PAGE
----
script Home Depot Confirms Data Breach Affecting Millions - Blog | NebraskaLand Bank
skip to main content

NLB Blog

Home Depot Confirms Data Breach Affecting Millions

Home Depot Confirms Data Breach Affecting Millions

News of another cyber breach hit Monday as Home Depot confirmed its payment data systems were compromised. Customers who visited the store and used a payment card between the months of April to September 2014 have been affected.

The company has not released details on what information was taken or which customers were impacted. As one of the largest retailers in the world, the breach could affect millions. Several state senators have called for a Federal Trade Commission (FTC) investigation as to why the proper security measures were not in place.

NebraskaLand Bank would like to assure you that our systems were not compromised and we have multiple layers of security in place to protect your information. Our team is actively monitoring account activity and has reissued customer cards that have been affected to protect against fraud.  All Visa and MasterCard credit and debit cards have zero liability, which means you are not responsible in the event someone makes unauthorized purchases with your card.

We encourage our customers to utilize our services that protect against Identity Theft and fraudulent activity. We provide Online Banking and a Mobile Banking App to help you monitor your account activity 24/7. You can also set up account Alerts which automatically notify you of account activity and balances. If you see unauthorized activity, please contact us immediately.

To continue to ensure your information is protected we have provided a few tips for you.

  • When shopping or banking online, avoid passwords with personal information. Instead, use something unique that only you know.
  • Unless you initiated the contact, NEVER give out personal information over the phone, through the mail or online. NebraskaLand Bank will not contact you to verify personal information over the phone or via email. If you receive a phone call or email asking you to verify information, end the call, do not respond, and call the bank directly.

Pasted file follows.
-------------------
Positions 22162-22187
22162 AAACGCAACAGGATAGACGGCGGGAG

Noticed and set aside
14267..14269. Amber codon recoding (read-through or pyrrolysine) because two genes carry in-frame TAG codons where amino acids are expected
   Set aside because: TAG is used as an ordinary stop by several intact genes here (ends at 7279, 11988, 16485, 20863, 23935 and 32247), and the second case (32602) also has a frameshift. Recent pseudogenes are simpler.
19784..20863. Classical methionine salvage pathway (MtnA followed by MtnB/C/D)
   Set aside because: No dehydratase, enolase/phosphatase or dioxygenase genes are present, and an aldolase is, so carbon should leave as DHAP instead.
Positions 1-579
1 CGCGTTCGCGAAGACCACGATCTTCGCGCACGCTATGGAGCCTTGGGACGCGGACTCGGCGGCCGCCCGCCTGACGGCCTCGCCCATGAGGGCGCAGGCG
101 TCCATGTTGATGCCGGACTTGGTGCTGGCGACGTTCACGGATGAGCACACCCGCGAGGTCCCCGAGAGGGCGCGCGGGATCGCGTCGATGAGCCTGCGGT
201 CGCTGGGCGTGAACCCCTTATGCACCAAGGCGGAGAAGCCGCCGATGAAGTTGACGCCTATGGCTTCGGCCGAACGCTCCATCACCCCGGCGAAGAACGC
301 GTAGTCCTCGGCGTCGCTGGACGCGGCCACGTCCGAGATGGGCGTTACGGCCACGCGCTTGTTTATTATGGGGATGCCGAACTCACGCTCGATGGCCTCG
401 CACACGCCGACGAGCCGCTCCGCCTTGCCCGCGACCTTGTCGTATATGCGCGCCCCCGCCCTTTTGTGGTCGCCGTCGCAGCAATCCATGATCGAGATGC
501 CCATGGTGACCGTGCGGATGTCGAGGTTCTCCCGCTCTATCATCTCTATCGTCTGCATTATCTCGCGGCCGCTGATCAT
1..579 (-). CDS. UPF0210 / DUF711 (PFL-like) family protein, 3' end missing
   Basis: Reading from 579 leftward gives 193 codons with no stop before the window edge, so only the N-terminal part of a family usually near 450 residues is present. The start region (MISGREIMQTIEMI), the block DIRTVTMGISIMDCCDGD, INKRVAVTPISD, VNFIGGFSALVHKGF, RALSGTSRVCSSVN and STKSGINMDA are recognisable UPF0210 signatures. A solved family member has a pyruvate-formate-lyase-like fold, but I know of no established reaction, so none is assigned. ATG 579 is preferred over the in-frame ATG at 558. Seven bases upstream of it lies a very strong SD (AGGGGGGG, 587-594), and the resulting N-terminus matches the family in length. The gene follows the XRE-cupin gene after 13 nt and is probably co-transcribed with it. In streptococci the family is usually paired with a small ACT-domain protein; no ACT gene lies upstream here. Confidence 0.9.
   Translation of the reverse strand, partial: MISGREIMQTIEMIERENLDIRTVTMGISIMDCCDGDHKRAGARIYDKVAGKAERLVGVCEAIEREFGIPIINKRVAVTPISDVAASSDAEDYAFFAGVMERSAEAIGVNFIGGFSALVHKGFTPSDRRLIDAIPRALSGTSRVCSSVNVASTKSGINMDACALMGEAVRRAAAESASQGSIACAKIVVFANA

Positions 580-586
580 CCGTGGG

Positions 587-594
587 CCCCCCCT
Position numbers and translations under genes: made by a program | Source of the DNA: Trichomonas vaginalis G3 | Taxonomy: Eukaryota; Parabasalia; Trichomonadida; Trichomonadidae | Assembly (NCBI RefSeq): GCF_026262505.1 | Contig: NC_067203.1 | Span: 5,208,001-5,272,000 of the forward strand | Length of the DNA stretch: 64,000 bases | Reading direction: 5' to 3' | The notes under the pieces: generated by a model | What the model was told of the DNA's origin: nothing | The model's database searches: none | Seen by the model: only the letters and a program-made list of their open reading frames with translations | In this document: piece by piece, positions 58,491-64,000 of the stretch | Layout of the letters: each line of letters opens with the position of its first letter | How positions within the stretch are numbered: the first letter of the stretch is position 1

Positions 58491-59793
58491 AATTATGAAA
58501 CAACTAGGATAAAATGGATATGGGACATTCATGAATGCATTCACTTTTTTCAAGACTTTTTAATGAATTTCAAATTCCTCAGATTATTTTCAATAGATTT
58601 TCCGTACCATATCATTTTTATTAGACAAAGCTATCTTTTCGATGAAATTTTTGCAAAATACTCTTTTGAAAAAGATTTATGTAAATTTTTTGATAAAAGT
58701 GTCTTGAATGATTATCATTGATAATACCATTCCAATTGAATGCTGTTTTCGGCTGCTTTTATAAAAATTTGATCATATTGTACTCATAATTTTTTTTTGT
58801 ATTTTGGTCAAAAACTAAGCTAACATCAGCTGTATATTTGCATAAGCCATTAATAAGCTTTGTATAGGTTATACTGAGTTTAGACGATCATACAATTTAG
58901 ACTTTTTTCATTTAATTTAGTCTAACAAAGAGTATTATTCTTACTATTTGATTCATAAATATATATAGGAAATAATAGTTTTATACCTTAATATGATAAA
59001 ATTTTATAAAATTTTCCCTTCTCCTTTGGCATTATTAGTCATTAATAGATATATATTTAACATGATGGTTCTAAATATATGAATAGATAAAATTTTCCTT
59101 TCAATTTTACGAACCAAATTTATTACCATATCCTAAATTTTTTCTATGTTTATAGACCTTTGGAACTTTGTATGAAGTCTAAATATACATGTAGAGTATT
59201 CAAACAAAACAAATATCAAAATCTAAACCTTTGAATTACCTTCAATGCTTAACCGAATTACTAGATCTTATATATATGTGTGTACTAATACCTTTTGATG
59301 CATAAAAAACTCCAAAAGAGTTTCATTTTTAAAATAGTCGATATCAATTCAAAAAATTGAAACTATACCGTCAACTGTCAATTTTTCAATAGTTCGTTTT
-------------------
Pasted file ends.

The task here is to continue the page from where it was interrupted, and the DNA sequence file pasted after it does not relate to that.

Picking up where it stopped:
• If you receive an email asking for personal information, do not hit the “reply” button or click on any website link in the email. Instead, go directly to the sender's website by typing in the sender's website address.
  • Do not plug in unknown or unfamiliar jump drives into your laptop or desktop computer.
  • Protect your personal information. Don’t leave sensitive documents containing personal information where anyone can see it.
  • Use a shredder before disposing of personal records, especially financial records—preferably a cross-cut shredder. (Thieves have been known to paste together single-shred documents to obtain information).
  • Don’t use an automatic log-in feature on your computer.
  • You can periodically obtain your credit report to check for fraudulent information. Under federal law, consumers are permitted one free copy of their credit report every 12 months from each of the three nationwide credit reporting agencies. You can obtain your free copy by going to
  • Other helpful websites are and

Information gathered from, Washington Post, and Reuters.